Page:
Taxation of Switch Fund Shares

General provisions in the ITA provide that the exchange of convertible corporate securities are deemed not to be a disposition. Mutual fund corporations (or investment corporations) referred to as “switch funds” take advantage of those provisions by offering to their investors multiple classes of shares, each providing for exposure in different funds. Where an investor modifies its asset exposure by switching investments between different classes of shares, the exchange is completed on a tax-deferred basis.

Budget 2016 proposes amendments that will result in the investors switching investments in mutual fund corporations (or investment corporations) being considered to have disposed of the investments at FMV. The proposed amendments will not apply where the shares received only differ in respect of management fees or expenses to be borne by the investors and otherwise derive their value from the same portfolio or fund within the mutual fund corporation (i.e., the switch is between different series of shares within the same class).

This measure will apply to dispositions of shares that occur after September 2016.

Derivative Valuation

The Tax Court of Canada recently held that certain derivatives held by a taxpayer on income account could be considered inventory of the taxpayer. The ITA provides that inventory held by a taxpayer at year-end may be valued at the lower of cost and FMV. These rules allow a taxpayer to deduct decreases in value prior to the disposition of a derivative while only forcing recognition of increases in value on actual disposition. Budget 2016 proposes to exclude certain derivatives (i.e. a swap agreement, a forward purchase or sale agreement, a forward rate agreement, a futures agreement, an option agreement or a similar agreement) from the application of the inventory valuation rules, while maintaining the status of such property as inventory. A related rule will ensure that taxpayers are not able to value derivatives using the lower of cost and market method under the general principles for the computation of profit for tax purposes. This measure will apply to derivatives entered into on or after March 22, 2016.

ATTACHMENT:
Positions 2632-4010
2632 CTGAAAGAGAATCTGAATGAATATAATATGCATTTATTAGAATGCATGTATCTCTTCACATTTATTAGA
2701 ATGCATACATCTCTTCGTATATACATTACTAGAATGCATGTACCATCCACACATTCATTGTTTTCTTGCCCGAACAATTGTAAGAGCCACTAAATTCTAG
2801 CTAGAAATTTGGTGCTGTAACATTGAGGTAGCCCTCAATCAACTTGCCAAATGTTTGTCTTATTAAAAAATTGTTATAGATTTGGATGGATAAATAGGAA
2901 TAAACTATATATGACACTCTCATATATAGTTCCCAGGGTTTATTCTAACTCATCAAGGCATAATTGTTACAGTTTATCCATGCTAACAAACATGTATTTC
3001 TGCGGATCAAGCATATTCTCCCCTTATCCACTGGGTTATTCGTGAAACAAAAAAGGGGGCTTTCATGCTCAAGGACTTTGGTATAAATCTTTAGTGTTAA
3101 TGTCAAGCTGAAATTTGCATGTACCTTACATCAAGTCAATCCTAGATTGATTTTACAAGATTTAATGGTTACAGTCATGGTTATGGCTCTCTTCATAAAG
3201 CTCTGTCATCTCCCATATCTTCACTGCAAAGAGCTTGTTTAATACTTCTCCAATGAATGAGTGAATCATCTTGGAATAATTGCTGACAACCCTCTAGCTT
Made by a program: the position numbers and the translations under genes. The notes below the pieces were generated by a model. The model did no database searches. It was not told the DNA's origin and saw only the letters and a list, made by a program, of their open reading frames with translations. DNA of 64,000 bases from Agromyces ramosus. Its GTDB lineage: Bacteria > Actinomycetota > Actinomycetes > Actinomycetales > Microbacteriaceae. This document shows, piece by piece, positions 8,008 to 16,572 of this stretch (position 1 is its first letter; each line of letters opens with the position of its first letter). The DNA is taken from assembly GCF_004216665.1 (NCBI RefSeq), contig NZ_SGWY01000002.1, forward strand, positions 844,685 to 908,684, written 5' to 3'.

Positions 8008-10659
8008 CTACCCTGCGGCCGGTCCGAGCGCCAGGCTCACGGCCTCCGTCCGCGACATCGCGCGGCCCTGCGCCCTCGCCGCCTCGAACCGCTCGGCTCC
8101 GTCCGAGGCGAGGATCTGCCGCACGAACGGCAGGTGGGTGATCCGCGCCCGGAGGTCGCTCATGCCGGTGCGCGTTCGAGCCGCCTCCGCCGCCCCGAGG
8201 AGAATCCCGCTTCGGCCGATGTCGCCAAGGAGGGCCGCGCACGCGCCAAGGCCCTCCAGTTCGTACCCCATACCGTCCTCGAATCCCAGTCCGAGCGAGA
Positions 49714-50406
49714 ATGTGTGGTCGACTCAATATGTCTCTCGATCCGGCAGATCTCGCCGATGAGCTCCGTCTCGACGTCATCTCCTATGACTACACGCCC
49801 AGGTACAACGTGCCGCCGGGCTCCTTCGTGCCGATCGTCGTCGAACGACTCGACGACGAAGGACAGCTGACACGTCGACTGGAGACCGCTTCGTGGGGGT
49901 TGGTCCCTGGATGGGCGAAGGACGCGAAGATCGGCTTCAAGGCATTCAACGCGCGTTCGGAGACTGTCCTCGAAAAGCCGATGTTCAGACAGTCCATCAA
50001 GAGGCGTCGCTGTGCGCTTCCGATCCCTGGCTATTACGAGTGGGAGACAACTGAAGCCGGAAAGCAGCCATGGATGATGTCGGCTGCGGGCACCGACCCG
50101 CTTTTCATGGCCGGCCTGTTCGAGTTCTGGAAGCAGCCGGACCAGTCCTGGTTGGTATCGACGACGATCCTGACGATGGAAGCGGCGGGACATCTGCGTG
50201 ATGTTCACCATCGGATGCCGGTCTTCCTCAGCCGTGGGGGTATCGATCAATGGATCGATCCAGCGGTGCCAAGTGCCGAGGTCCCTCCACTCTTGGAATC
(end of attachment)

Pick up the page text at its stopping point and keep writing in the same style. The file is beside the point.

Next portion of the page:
Sales of Linked Notes

Linked notes are debt obligations where the return is linked to the performance of a reference asset such as a basket of stocks, a stock index, a commodity, a currency or units of an investment fund. In general, the full amount of the return on the note is included in income when it becomes determinable, generally close to maturity. Where a note that is capital property is disposed of prior to the time the return becomes determinable, the “accrued return” can be considered a capital gain, only 50 per cent of which is included in income.

Budget 2016 proposes amendments so that any gain realized on the sale of a linked note will be deemed to be interest that has accrued on the note. Where the note is denominated in a foreign currency, foreign currency fluctuations will be ignored for the purpose of calculating this gain. Where a portion of the return on the note is based on a fixed interest rate, any portion of the gain reasonably attributable to market interest rate fluctuations will also be excluded.

This measure will apply to sales of linked notes that occur after September 2016.

Combating the Multiplicity of Small Business Deductions

There was some speculation that Budget 2016 would limit the use of Canadian-controlled private corporations (CCPC), and limit access to the corresponding preferential federal tax rate of 10.5 per cent on the first $500,000 of active business income through the small business deduction (SBD). The perception was that certain professionals were using CCPCs to unduly reduce their tax burden. In general, Budget 2016 leaves the CCPC regime intact and continues to apply the 10.5 per cent rate to incorporated businesses using the SBD. However, Budget 2016 takes aim at partnership and corporate structures that were used to multiply the SBD, including structures used by many professionals.